Film Review: The Colony. The Colony is a science-fiction movie set in the reasonably near future—let’s say less than 40 years, although we’re not really given enough information to decide exactly how near.
The poster (as shown) depicts a group of people in a winter or snowbound situation headed for a frozen bridge, with some futuristic machinery on the bridge’s far side, and in the background is what appears to be a city of frozen skyscrapers; the words “The Colony” encapsulate a view of the red-lit faces of the movie’s stars apparently staring at something in horror. Not bad for a start, eh? Since we know our world is undergoing global warming, we have something to mull over even before the movie starts.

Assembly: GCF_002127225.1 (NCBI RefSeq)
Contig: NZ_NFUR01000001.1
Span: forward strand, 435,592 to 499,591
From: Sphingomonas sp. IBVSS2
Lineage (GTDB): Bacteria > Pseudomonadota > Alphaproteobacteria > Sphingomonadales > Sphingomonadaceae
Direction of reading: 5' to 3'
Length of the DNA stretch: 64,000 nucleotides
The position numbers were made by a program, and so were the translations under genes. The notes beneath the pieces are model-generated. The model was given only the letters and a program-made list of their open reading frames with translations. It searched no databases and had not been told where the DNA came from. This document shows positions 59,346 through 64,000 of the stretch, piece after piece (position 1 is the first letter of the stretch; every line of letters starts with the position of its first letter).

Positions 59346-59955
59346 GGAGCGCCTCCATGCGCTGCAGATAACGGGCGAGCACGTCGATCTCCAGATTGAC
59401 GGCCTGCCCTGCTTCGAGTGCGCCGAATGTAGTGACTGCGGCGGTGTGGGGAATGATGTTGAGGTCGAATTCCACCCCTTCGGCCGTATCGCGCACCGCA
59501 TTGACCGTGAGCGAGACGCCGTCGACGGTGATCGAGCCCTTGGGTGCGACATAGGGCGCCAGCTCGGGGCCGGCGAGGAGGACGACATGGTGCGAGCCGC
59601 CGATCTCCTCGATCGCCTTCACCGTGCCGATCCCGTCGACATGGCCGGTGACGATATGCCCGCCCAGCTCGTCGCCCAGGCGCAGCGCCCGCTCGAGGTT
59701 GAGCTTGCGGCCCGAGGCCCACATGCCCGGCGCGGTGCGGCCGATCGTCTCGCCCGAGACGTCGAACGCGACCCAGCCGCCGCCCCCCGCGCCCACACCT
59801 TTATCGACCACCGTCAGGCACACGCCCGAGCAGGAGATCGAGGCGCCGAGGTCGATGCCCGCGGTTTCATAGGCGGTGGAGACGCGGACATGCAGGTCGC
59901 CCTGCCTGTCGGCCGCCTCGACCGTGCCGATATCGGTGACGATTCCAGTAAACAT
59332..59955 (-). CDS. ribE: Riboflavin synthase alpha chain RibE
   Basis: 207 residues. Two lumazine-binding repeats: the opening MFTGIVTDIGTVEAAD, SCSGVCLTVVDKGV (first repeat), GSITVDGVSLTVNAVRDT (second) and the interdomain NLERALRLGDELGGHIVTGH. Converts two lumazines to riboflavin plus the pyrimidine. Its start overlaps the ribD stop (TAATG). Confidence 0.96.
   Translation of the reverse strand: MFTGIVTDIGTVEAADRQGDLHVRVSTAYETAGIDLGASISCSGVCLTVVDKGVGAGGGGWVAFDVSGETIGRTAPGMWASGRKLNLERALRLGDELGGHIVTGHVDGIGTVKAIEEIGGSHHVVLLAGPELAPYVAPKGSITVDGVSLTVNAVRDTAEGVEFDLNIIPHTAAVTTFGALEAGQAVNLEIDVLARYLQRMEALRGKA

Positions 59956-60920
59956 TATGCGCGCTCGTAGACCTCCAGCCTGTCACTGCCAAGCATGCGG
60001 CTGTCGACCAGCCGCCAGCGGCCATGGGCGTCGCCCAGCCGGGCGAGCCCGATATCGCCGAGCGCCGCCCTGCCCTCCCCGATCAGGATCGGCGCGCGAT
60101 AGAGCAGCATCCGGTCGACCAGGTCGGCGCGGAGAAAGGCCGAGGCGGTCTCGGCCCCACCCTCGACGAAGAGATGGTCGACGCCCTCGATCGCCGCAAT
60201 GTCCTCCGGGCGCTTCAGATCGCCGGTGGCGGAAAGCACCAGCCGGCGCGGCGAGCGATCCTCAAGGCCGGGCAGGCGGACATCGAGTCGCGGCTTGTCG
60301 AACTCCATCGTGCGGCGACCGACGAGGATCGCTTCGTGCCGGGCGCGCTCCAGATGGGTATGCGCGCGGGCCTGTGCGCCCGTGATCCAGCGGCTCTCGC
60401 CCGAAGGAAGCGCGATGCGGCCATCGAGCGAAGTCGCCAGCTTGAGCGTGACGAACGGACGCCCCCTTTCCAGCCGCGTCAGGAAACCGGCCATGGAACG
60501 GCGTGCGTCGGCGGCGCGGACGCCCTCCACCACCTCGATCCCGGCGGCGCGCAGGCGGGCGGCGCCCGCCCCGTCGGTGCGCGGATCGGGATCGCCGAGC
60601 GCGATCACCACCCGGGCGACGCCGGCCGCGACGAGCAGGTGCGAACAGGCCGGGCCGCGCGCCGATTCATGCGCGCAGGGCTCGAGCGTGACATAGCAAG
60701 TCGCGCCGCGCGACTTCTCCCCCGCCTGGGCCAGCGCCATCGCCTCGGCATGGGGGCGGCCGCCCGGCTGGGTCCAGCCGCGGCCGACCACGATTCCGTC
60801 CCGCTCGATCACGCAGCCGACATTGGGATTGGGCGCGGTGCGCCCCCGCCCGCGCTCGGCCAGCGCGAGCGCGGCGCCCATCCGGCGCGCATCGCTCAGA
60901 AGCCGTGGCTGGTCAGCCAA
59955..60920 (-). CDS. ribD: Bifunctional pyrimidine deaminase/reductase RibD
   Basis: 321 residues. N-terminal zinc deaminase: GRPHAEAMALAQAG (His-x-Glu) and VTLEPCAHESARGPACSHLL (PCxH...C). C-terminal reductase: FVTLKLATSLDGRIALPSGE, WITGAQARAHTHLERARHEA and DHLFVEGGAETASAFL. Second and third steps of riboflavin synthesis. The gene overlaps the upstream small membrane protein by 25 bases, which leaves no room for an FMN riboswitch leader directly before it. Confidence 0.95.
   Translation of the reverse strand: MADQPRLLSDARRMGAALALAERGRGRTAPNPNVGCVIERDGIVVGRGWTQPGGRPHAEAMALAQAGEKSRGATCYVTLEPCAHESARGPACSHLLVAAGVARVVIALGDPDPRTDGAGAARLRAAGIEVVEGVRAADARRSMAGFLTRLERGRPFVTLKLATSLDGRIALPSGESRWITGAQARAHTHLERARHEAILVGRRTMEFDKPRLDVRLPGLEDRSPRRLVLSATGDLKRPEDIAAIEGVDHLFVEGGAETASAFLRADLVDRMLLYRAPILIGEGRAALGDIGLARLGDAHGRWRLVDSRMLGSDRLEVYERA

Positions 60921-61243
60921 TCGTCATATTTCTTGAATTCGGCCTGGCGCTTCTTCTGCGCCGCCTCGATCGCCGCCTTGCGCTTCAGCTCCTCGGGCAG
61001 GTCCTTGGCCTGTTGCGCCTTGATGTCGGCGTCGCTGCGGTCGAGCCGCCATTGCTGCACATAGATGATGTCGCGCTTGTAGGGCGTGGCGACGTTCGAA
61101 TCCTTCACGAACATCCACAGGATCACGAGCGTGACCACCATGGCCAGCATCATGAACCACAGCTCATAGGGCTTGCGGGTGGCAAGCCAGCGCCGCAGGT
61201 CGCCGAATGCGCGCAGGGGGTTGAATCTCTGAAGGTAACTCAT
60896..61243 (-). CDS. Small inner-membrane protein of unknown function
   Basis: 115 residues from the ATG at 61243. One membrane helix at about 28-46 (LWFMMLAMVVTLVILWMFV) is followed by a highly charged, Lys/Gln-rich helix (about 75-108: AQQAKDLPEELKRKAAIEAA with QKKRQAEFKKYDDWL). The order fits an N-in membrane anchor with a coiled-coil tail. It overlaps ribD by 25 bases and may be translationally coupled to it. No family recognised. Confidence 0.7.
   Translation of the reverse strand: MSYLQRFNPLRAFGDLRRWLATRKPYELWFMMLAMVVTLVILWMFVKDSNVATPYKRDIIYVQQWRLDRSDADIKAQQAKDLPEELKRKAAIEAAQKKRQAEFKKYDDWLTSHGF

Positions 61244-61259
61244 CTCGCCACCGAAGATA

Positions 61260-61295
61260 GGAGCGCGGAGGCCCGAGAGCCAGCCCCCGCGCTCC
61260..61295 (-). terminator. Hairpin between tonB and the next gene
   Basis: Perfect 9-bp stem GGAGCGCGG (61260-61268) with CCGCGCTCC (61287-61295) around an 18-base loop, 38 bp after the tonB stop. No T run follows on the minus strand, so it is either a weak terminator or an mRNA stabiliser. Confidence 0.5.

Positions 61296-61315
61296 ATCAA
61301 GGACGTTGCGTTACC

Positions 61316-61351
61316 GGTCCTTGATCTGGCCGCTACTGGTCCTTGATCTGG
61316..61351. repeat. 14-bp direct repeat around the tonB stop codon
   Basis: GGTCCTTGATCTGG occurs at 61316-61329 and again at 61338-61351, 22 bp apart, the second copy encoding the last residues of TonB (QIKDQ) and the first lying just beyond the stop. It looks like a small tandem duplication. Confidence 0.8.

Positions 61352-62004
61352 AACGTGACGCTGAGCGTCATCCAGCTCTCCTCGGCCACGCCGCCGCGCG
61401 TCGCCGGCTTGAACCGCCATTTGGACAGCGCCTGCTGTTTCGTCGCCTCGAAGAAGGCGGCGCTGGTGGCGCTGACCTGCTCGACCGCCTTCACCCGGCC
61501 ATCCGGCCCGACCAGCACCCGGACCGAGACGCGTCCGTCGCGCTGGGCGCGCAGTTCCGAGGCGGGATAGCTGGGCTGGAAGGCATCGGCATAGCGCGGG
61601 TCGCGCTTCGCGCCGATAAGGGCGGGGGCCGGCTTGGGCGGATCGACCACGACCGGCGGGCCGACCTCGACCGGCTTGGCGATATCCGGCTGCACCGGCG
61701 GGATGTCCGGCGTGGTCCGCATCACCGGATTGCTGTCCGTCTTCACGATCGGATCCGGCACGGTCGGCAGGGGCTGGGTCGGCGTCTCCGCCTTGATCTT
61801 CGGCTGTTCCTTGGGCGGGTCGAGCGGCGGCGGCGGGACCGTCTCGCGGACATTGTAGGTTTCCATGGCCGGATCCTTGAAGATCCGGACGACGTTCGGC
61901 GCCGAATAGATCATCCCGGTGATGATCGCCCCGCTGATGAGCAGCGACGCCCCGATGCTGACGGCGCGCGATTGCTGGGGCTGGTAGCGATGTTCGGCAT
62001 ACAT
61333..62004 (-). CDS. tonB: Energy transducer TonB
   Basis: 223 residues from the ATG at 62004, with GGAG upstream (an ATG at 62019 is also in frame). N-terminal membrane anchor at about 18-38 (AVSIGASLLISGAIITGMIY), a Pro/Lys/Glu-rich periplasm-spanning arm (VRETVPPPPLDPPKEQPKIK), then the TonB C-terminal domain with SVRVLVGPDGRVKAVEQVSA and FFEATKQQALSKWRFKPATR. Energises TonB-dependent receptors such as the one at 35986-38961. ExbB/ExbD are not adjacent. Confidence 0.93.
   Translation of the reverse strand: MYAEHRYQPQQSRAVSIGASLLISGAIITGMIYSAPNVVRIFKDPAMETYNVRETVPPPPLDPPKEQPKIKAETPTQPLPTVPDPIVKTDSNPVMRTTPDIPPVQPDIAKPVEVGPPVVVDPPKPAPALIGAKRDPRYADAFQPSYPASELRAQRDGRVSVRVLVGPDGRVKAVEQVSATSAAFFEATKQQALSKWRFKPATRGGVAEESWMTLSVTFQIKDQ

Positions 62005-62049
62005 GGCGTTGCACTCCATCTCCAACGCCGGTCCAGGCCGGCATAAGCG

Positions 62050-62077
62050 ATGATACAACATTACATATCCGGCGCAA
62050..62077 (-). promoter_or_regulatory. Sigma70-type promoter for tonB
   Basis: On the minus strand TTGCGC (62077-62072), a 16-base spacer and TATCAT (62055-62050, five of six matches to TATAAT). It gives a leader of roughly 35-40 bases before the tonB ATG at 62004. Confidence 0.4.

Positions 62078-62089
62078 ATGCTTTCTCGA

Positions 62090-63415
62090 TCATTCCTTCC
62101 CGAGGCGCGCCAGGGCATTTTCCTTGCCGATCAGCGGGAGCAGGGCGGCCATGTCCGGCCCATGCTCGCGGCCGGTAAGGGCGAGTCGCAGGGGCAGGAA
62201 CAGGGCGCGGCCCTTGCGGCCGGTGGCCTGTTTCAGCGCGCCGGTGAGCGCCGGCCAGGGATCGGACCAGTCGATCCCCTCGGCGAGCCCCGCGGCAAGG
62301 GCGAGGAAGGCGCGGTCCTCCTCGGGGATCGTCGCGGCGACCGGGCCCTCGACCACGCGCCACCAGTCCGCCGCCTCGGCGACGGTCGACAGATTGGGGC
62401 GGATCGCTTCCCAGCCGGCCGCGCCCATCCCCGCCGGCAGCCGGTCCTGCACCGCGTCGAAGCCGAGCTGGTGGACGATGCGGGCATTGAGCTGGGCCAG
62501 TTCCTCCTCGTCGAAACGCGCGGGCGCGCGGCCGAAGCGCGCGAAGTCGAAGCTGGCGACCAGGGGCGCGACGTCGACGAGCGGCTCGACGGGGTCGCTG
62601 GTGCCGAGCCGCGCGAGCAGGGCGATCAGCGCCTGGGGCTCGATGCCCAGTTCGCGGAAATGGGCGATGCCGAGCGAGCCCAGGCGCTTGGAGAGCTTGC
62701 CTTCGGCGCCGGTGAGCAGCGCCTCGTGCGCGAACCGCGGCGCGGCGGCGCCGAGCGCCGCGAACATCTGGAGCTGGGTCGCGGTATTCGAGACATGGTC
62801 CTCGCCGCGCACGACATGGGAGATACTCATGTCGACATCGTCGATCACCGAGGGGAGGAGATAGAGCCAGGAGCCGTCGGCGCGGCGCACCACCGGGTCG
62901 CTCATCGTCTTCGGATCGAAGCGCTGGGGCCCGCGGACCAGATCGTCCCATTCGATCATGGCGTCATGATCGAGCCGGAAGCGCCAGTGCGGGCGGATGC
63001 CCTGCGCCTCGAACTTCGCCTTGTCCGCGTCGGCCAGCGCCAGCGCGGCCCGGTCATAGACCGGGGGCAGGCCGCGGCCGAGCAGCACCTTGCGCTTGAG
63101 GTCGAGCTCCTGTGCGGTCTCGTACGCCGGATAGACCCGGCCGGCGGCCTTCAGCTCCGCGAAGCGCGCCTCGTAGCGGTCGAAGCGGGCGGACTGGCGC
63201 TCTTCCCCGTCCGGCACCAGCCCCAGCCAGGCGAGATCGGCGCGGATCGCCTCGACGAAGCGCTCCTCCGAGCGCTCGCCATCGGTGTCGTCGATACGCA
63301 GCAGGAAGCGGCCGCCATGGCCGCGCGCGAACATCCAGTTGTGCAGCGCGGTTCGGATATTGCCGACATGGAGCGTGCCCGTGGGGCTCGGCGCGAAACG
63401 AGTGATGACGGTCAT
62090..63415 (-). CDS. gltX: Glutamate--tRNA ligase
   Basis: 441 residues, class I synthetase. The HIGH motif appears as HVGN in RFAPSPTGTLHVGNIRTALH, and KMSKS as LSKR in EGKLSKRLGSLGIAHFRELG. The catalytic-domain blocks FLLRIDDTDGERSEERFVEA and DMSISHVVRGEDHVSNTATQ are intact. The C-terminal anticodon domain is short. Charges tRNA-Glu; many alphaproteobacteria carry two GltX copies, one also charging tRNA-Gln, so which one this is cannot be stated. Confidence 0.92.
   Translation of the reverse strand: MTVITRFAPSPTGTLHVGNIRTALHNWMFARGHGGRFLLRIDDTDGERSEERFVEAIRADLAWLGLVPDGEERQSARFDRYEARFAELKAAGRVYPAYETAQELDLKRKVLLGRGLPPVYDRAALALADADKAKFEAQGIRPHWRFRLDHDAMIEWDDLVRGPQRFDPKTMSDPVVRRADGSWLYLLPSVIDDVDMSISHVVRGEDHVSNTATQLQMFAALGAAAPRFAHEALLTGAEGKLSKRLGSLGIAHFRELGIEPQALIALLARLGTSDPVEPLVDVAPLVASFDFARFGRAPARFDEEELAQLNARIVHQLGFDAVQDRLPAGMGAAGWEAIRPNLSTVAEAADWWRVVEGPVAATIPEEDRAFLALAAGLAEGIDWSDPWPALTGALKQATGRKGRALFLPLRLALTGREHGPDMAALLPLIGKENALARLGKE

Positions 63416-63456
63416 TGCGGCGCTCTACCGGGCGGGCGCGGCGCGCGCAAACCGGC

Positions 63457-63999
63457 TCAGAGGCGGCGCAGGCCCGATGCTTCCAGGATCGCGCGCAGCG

By the way, I might be giving away some minor spoilers in this review, but such is the nature of our chosen field that it’s impossible to say anything about a science fiction movie without giving something away. I just try—except if I absolutely hate a movie—to give away the ending or major plot points that should remain hidden. (For example, if I were to review the move Pain and Gain—with Mark Wahlberg, Dwayne Johnson, Tony Shalhoub et al.—I’d give away the fact that the movie sucks big rocks and tell you to stay the hell away! But I digress.)